NEW YORK — A mixed batch of earnings and economic reports pulled the stock market lower on Thursday. Google plunged 9 percent after it accidentally released a weak earnings report hours ahead of schedule.
The Dow fell 16 points to 13,541 as of 2:30 p.m. The Standard & Poor's 500 index slipped five points to 1,459.
"This is a market that's waiting for a clear catalyst," said Quincy Krosby, market strategist at Prudential Financial. What investors most want, she said, is a sense of direction. They hope companies will lay out clearly where earnings and the economy are headed.
"We basically know what happened in the last quarter," Krosby said. "What we're looking for is what's next: Are we turning a corner? Will demand pick up at the end of the year?"
Google's stock dropped $68.19 to $687.30 before trading was suspended. The company's earnings, which fell far short of analysts' forecasts, were supposed to be released after the market closed.
Falling prices for Internet advertisements and a loss from Motorola Mobility weighed on Google's earnings. The company blamed the publisher R.R. Donnelley for filing a draft of its quarterly report. The publisher's stock lost 1 percent, or 14 cents, to $10.71.
Facebook, which also relies on Internet ads, took a turn lower after Google released results. Its stock fell 87 cents, to $19.00.
Google's fall helped tug the Nasdaq composite down 34 points to 3,070.
American Express reported quarterly revenue late Wednesday that fell short of Wall Street's expectations even though earnings were in line. Amex said card holders' rate of spending has slowed in recent months. Its stock lost $1.59 to $57.78.
Strong profits for the insurer Travelers sent its stock up 4 percent. The company said Thursday that claims from catastrophes plunged compared to the same quarter last year, which helped earnings double. Travelers' stock gained $2.78 to $74.16.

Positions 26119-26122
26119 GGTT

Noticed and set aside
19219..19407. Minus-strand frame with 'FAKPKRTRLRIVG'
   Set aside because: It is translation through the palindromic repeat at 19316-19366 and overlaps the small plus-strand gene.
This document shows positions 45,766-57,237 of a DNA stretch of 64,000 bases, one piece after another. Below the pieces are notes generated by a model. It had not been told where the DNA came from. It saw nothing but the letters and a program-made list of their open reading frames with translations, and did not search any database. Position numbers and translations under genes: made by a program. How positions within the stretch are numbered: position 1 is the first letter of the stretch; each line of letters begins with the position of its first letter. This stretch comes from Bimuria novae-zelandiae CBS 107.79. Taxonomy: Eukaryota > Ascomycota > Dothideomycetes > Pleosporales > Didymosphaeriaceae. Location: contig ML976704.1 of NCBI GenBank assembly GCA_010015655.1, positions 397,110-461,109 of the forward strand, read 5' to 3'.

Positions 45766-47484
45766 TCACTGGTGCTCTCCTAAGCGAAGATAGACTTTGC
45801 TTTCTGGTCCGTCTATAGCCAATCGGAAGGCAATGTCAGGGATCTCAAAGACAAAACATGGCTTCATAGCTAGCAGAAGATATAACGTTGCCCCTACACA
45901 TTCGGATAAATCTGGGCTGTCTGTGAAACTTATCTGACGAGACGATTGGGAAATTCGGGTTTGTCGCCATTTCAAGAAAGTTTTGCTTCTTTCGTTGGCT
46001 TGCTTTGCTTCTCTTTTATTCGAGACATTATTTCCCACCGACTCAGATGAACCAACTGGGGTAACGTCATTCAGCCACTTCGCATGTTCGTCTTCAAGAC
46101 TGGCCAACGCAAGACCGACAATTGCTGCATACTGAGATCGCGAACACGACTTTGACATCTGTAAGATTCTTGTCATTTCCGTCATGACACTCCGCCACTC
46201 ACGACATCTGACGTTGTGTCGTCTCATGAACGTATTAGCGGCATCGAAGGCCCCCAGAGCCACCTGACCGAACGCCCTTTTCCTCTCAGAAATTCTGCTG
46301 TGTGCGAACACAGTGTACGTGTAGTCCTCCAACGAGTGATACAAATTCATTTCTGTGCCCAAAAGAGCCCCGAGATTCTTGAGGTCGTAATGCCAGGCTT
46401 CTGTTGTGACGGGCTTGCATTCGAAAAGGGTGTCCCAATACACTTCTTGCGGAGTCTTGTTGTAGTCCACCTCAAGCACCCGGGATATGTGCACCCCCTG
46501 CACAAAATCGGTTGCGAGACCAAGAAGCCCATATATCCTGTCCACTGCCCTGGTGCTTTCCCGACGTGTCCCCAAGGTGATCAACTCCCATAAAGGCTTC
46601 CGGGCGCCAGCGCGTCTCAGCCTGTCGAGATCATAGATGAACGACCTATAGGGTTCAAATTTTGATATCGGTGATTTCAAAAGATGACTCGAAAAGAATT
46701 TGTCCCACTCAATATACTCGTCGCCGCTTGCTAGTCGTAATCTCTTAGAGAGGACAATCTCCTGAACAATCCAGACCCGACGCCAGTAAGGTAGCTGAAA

BB&T bank, Philip Morris International and Boston Scientific all fell after reporting results that fell short of forecasts. Microsoft is scheduled to post earnings after the market closes.
Analysts expect S&P 500 companies to say that overall earnings shrank in the third quarter, according to S&P Capital IQ. That would be the first drop in exactly three years.
Weekly applications for unemployment benefits surged to a four-month high, a sharp rise from the previous week. The increase suggested rising layoffs, but the Labor Department pointed to technical reasons behind the swing, mainly delayed figures from one large state, California.
Better earnings from Johnson & Johnson and other companies, along with encouraging reports on industrial production and the housing market, have pushed the stock market higher this week. The Dow is up 1.6 percent and the S&P 500 index up 1.9 percent for the week.
In other trading, the yield on the 10-year Treasury note was 1.82 percent, the same as it was late Wednesday.
Among other stocks making big moves:
— EBay jumped $2.10 to $50.30 after posting better net income and sales late Wednesday, thanks to more revenue from its PayPal payments service and its online markets. The company also raised its full-year estimates for earnings and sales.
— Verizon Communications surged 99 cents to $45.71. The company said its wireless division, partially owned by Vodafone Group, signed up more customers in the quarter. Verizon said its customers also added more devices to its Share Everything plan.
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